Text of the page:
About Us: The Geodynamics Research Program is part of the Department of Geosciences at the Pennsylvania State University. The Geodynamics Research Group takes an interdisciplinary approach to attacking some of the research problems in Tectonics, Seismology, Lithospheric Deformation and Dynamics, and Plate Tectonics. The group includes faculty, graduate students and undergraduate researchers working on a broad selection of topics, including crustal deformation in Northern California associated with the northward migration of the Mendocino Triple Junction, modeling creep on the Hayward Fault, using GPS to estimate slip rates in Baja California, studying the complex plate tectonic history and relocating earthquakes to examine the tectonic evolution of the New Zealand plate boundary and by analogy many other areas of active tectonics globally.  


It is the beginning of a new semester and a new era in the Geodynamics Lab. There are several new faces in the lab: Jamie Neely is a Master's student, Thamer Alotaibi is a Ph.D. student, and Ting Chen is a Postdoc. Beth Meyers successfully defended her Master's work, using numerical modeling to estimate the state of stress in Thailand. This work was being finalized just as a M6.1 earthquake occurred in northern Thailand in May 2014, and Beth's modeling successfully anticipated the kinematics of the event. Way to go Beth! Matt Herman is still around, chipping away at his Ph.D. work. He is developing 3D numerical models of subduction zones and assessing the utility of strong motion records, while working on some side projects related to seismicity in Thailand and the evolution of the Solomon Islands slab tear.

Lots has changed since the last update! Rachel Piotraschke defended her M.S. thesis in November 2011, and currently works at Newfield Exploration in Tulsa, Oklahoma. Matt Herman defended his M.S. thesis in May 2012, using aftershock kinematics to characterize the Canterbury earthquake sequence on South Island, New Zealand. He is currently working towards a Ph.D., studying the relationship between static and seismic deformation during large earthquakes. Beth Meyers is beginning her M.S. degree, investigating the seismotectonics of the complex collision zone in Thailand. With Rob Drewicz and Eric Guth working on senior theses, the lab is a bustling place.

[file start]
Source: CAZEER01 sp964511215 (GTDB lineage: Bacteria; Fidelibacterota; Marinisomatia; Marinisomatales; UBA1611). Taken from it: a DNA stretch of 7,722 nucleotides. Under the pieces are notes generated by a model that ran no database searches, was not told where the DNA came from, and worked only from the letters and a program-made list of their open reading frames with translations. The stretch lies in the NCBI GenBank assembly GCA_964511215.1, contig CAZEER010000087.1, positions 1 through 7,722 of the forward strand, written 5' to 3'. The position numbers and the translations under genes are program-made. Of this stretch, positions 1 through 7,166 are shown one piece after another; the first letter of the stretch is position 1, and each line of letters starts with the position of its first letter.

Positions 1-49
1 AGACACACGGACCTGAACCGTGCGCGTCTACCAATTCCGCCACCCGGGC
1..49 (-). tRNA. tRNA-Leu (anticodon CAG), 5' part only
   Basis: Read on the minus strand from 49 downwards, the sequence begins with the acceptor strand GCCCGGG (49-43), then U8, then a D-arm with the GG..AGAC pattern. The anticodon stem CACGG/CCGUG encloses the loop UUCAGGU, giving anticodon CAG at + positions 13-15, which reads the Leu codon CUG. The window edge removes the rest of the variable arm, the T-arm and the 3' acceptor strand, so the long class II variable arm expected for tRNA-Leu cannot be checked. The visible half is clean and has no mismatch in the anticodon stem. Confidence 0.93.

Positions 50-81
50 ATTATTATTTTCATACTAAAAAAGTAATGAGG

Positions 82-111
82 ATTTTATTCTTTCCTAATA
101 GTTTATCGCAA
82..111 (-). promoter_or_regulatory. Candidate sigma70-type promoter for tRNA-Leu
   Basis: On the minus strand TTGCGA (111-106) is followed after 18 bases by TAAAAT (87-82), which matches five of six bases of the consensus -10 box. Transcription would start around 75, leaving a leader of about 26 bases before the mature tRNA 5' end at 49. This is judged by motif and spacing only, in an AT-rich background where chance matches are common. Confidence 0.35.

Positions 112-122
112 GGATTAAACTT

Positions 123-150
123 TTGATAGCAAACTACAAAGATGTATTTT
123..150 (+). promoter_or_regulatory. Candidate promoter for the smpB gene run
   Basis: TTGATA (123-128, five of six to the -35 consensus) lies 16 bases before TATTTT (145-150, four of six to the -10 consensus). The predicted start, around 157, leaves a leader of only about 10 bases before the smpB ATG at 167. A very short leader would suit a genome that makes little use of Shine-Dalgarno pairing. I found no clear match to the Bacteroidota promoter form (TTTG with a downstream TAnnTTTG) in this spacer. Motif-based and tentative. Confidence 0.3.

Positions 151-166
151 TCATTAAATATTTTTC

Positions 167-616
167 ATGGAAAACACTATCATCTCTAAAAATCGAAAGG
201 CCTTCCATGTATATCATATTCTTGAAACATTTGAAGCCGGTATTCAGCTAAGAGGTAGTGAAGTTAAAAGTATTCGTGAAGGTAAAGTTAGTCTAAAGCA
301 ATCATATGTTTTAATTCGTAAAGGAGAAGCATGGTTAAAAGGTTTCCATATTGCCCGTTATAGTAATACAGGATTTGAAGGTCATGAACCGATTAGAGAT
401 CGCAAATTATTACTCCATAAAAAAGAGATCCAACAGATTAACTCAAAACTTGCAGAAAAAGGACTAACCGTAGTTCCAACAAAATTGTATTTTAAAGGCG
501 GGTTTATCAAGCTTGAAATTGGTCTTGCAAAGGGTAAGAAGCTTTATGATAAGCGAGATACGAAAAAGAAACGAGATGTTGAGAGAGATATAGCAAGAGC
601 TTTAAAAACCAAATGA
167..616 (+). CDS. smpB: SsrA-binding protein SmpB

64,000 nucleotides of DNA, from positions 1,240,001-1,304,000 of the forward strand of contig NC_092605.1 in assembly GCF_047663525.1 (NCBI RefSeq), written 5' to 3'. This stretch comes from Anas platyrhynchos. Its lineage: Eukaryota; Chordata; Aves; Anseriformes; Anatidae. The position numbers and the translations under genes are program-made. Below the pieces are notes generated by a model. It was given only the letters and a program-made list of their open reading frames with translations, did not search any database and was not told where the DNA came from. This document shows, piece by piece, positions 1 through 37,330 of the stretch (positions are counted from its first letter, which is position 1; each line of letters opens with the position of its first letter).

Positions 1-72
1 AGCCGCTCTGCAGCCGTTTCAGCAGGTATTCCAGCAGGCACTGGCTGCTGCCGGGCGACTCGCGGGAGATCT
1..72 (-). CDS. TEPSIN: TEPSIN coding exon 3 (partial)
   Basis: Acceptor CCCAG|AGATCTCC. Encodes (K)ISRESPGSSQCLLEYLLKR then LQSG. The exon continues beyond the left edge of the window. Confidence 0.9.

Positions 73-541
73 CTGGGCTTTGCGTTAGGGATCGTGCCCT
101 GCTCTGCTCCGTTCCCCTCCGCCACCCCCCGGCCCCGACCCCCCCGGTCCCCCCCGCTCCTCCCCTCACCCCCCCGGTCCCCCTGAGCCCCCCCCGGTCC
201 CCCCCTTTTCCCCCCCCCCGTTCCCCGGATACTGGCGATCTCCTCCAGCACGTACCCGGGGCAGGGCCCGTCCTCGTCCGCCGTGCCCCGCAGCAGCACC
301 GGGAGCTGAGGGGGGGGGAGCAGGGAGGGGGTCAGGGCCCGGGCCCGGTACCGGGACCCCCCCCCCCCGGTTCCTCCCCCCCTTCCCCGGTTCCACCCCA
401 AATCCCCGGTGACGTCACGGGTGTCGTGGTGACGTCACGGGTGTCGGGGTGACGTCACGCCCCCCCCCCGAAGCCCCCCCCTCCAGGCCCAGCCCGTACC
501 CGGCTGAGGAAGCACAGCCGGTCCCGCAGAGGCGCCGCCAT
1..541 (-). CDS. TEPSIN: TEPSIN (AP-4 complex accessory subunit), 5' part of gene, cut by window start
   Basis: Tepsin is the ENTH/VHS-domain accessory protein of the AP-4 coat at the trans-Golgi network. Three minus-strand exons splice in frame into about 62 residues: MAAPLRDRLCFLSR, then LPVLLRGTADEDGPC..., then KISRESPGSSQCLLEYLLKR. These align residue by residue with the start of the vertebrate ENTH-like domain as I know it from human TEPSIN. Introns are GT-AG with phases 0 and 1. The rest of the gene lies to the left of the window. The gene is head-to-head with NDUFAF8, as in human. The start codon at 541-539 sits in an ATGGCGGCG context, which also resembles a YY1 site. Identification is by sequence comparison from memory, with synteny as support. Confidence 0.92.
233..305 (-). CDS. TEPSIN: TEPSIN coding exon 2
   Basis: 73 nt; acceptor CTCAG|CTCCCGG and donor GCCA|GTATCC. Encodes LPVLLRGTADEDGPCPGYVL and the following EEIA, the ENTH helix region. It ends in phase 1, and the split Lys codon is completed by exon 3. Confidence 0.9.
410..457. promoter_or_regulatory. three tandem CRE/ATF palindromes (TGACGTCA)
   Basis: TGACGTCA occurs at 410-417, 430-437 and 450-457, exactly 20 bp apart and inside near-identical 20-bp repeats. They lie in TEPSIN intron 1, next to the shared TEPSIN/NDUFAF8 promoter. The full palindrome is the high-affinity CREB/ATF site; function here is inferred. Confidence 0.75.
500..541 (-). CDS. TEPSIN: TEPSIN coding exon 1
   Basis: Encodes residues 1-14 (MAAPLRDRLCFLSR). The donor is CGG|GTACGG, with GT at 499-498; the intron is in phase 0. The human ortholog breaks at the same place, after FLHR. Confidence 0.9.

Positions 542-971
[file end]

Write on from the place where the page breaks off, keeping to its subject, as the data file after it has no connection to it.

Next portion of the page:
Matt Legg completed his M.S. thesis in May, modeling the tectonic and thermal evolution of Hawke’s Bay Basin in New Zealand.  He has accepted a job with Shell Exploration and Production Company in Houston. Rachel Piotraschke is in her second year pursuing her M.S., investigating uplift rates and the tectonic framework of the Klamath Mountains in northern California; and Matt Herman is beginning his M.S. work investigating the tectonic evolution of the plate boundary through New Guinea.

Kevin Furlong has been on sabbatical this year in New Zealand, with a research focus on New Zealand tectonics. As an unexpected component of his research, Kevin experienced first hand the Mw = 7.0 Canterbury Earthquake. He was involved in the immediate response to the earthquake and now is starting  longer-term research projects on the earthquake. There will be great student research opportunities related to this earthquake. You can check out one of his public lectures, presented to the Math and Statistics department at the University of Canterbury soon after the event here.

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